Rarely have contending elements been so starkly poised. On one side is a growing awareness that Americans need something they have lacked for over four decades: a concept of ``enough.'' And on the other side is a business culture that just does not want to let go.
``The purpose of advertising is to stimulate excess usage of anything,'' an executive of the N. W. Ayer advertising agency said a few years ago. Today, these stimulants are everywhere. In elevators. On golf carts and shopping carts. Floating on pontoons at the beach. Issuing forth from video screens at the ballpark. Tacked onto movies at the theater.
In the movies themselves. Phillip Morris, for example, paid $350,000 for Lark cigarettes to appear in the latest James Bond movie. Book agents began talking about ``placing'' products in novels in similar fashion; Whittle Communications was already selling ad space in books.
Children's television shows became ads for ``action figures'' such as Gobots, while Courvoisier cognac and 24 other companies paid $30,000 each to appear on a board game. Whittle is launching a new cable channel - Channel One - to send advertising-laden shows directly into school classrooms.
The boldest and most pervasive move to commercialize mental space was the Walkman personal radio. These tiny units, now selling at the rate of 23 million a year, do for the rest of waking experience what television did to the home: open it to advertisers and the entertainment industry.
Choices multiply along with the messages. Car buyers now face 572 different models, up almost 50 percent from 1980. Not surprisingly, ``stress'' became the new affliction of the affluent (spawning more consumption for ``stress management'' advice). Polls show people are becoming weary of all the shopping, so companies summon the behavioral engineers to restore an upbeat buying mood. The design chief at Bloomingdales and Jordan Marsh Company said the aim of store lighting was to ``help set that stage and manipulate the consumer through the environment.''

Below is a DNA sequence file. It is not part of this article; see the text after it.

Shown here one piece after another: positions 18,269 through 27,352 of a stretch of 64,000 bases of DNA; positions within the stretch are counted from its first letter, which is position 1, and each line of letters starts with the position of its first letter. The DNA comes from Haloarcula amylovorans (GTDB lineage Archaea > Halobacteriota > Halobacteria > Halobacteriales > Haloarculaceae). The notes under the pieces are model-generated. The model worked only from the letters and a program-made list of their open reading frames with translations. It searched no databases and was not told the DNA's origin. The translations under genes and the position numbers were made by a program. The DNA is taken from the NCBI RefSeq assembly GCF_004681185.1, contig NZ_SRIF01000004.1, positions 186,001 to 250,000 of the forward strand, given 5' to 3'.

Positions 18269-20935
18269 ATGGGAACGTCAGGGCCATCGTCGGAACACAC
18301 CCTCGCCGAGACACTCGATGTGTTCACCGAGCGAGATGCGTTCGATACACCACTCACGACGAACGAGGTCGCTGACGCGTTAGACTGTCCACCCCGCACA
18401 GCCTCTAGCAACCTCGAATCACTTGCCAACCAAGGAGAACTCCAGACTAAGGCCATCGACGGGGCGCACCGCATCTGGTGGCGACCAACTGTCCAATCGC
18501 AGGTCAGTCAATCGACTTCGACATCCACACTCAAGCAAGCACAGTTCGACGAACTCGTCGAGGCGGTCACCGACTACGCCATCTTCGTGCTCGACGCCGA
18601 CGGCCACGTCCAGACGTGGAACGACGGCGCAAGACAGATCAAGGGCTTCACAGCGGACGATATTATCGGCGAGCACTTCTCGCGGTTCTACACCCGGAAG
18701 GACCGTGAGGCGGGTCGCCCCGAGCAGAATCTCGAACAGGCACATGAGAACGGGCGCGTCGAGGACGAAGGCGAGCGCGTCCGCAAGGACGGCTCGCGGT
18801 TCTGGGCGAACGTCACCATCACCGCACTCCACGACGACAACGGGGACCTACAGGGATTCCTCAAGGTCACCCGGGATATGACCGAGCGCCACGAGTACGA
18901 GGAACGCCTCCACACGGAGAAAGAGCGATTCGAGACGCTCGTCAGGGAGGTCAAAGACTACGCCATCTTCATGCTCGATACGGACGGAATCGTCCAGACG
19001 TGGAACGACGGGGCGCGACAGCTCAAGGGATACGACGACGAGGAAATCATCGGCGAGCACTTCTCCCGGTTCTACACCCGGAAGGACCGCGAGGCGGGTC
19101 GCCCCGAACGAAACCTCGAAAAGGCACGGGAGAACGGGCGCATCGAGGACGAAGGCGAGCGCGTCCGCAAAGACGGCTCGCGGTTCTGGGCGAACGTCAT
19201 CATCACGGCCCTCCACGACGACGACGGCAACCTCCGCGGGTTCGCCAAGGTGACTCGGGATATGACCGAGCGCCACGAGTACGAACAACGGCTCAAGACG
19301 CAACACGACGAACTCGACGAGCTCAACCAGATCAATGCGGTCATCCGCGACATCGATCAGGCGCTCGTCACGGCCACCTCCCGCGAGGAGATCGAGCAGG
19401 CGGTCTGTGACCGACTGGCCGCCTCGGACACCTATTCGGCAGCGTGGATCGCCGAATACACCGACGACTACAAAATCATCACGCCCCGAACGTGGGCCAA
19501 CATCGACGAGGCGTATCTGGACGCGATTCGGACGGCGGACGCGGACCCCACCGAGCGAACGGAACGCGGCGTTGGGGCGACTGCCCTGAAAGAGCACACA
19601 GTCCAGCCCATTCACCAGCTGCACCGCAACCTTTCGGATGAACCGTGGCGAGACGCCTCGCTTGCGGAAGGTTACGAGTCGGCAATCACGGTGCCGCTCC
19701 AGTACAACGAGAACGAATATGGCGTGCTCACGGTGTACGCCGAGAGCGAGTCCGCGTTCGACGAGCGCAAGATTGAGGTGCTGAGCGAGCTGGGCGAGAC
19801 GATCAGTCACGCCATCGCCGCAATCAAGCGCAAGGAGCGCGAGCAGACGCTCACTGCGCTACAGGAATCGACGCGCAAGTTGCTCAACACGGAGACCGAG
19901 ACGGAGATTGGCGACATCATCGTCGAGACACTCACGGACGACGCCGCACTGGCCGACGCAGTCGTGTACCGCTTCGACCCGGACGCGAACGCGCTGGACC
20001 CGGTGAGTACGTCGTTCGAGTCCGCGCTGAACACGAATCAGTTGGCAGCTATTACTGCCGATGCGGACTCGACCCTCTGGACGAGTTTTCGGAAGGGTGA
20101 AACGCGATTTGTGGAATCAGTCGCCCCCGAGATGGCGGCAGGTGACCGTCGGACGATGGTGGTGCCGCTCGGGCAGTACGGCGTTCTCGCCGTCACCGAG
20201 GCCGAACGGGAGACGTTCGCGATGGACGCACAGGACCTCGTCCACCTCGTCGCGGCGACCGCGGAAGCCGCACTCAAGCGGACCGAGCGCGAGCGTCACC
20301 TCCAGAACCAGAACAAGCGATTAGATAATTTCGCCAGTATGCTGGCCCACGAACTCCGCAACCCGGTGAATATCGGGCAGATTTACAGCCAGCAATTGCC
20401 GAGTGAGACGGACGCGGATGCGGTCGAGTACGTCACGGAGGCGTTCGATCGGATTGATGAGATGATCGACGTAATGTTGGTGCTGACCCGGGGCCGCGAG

Those who try to address these issues face the proverbial uphill battle. The media are supported by sponsors whose aim is to sell, and beyond such vested interest is an ideology of consumption that extends throughout American life. Economists, for example, still measure the national well-being according to Gross National Product, so that the more we consume, the better we think we are doing.
The scourge of divorce, for example, means more lawyers fees, more vacuum cleaners (one household becomes two) - more consumption.
Still, there are signs of resistance to the consumption ethos. Localities across the US are putting restrictions on one form of advertising clutter - billboards. A Wall Street Journal poll finds a majority of Americans favor bans on alcohol and tobacco.
Recycling laws, such as so-called bottle bills, suggest the seeds of revival of the traditional value of thrift. But many think America has to discourage so much consumption in the first place.
``It is something people haven't stopped talking about,'' says Mr. Mander, speaking of efforts along this line that halted during the Reagan years. ``You are going to see it again.''
If so, Americans may be treated to a form of discourse as verboten here as political debate once was in Prague. Mr. Pertschuk provides a sample radio spot:
``Got a headache? Go upstairs. Lie down. Take a short nap. Most headaches depart without any medication.''